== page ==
Jimmy Brain

From Wikipedia, the free encyclopedia
Jump to navigation Jump to search

Jimmy Brain
Personal information
Full name James Brain
Date of birth 11 September 1900
Place of birth Bristol, England
Date of death 1971 (aged 70–71)
Place of death Barnet, London, England
Playing position Centre forward
Senior career*
Years Team Apps (Gls)
?–1923 Ton Pentre
1923–1931 Arsenal 204 (125)
1931–1934 Tottenham Hotspur 45 (10)
1934–1937 Swansea Town 51 (25)
1937–1939 Bristol City 32 (9)
1939–1940 Cheltenham Town
Teams managed
1939–? King's Lynn
000?–1948 Cheltenham Town
* Senior club appearances and goals counted for the domestic league only

James Brain (11 September 1900 – 1971) was an English footballer.

Born in Bristol, Brain started his career playing in Wales, having an unsuccessful trial at Cardiff City, before gaining a regular place at Ton Pentre. In 1923, he moved to Arsenal, and in his eight years with Arsenal became one of the club's most successful goalscorers. After a year in the reserve side, Brain started his Arsenal first-team career with a goal on his debut, a 1–0 win against local rivals Tottenham Hotspur on 25 October 1924.

Brain was a prolific striker throughout his career, and was the club's top scorer for four seasons in a row, from 1924–25 to 1928–29; this included 39 goals in the 1925–26 season (second only to Ted Drake's haul of 45 in 1934–35), which included four hat tricks. The next season, 1926–27, Brain scored 34 goals, this haul including two four-goal tallies against Sheffield Wednesday and Burnley. Brain's goalscoring feats helped Arsenal reach their first FA Cup final, in 1926–27, though a mistake by goalkeeper Dan Lewis meant Arsenal lost 1–0 to Cardiff City.

However Brain's form dropped and in 1929–30 he lost out in competing for the front spot with Jack Lambert, David Jack and Dave Halliday all getting the nod ahead of him, meaning Brain only played six league matches this season. Brain therefore missed Arsenal' 1930 Cup final win over Huddersfield Town; Jack and Lambert led the line that day. He played in Arsenal's 2–1 victory over Sheffield Wednesday in the Charity Shield at Stamford Bridge in October 1930.[1] The following season, 1930–31, Brain finally won a medal after playing sixteen matches (scoring four goals) in Arsenal's very first First Division title-winning season. Brain's final appearance in an Arsenal shirt was a 2–0 win over Sheffield Wednesday on 21 March 1931.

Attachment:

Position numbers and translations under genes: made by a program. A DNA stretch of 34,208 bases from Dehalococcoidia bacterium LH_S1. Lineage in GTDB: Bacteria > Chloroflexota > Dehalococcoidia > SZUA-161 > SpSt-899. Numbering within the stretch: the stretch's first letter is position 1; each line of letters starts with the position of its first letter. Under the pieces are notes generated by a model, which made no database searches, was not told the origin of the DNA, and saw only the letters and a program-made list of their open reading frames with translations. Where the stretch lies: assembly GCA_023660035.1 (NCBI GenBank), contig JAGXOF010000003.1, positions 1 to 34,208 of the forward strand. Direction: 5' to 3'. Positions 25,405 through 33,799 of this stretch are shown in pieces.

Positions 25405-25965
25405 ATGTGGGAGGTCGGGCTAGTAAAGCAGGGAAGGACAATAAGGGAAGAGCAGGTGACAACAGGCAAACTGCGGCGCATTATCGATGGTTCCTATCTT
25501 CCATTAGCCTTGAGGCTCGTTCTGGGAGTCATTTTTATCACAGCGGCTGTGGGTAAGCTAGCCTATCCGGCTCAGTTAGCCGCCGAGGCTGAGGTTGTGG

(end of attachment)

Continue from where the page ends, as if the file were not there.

By now, Brain's age was catching up with him, and he had been overtaken in the goalscoring stakes by both Lambert and Jack. He left Arsenal for Tottenham for £2,500 in September 1931, becoming one of the few players to have moved directly between the two rival clubs. In total, he scored 139 goals in 232 appearances for Arsenal, making him Arsenal' joint-fifth top scorer of all time, and he was the first player ever to score 100 goals for the club, a feat he achieved in a 6–3 win over Liverpool on 7 March 1928. However, he never played for England; he managed to secure a trial for the national team but was never actually selected.

By the time Brain had joined Spurs he was in his thirties, and only played 47 times for them, scoring 10 goals, before leaving in 1934. He played his final years out at Swansea Town and Bristol City. After retiring as a player, Brain managed first King's Lynn and then Cheltenham Town from 1939 until 1948. During the war Brain briefly turned out for Cheltenham Town. He returned to is role as Cheltenham Town manager until 1948, after which he retired completely from football. He died in 1971, at the age of 71.


As a player[edit]


As a manager[edit]

Cheltenham Town

  • 1939–1940 Gloucestershire Northern Senior Professional Cup


  1. ^ "Fortune smiles on the Arsenal". Sheffield Independent. 8 October 1930. p. 10. Retrieved 22 March 2016 – via British Newspaper Archive.
  • Harris, Jeff (1995). Hogg, Tony, ed. Arsenal Who's Who. Independent UK Sports. ISBN 1-899429-03-4.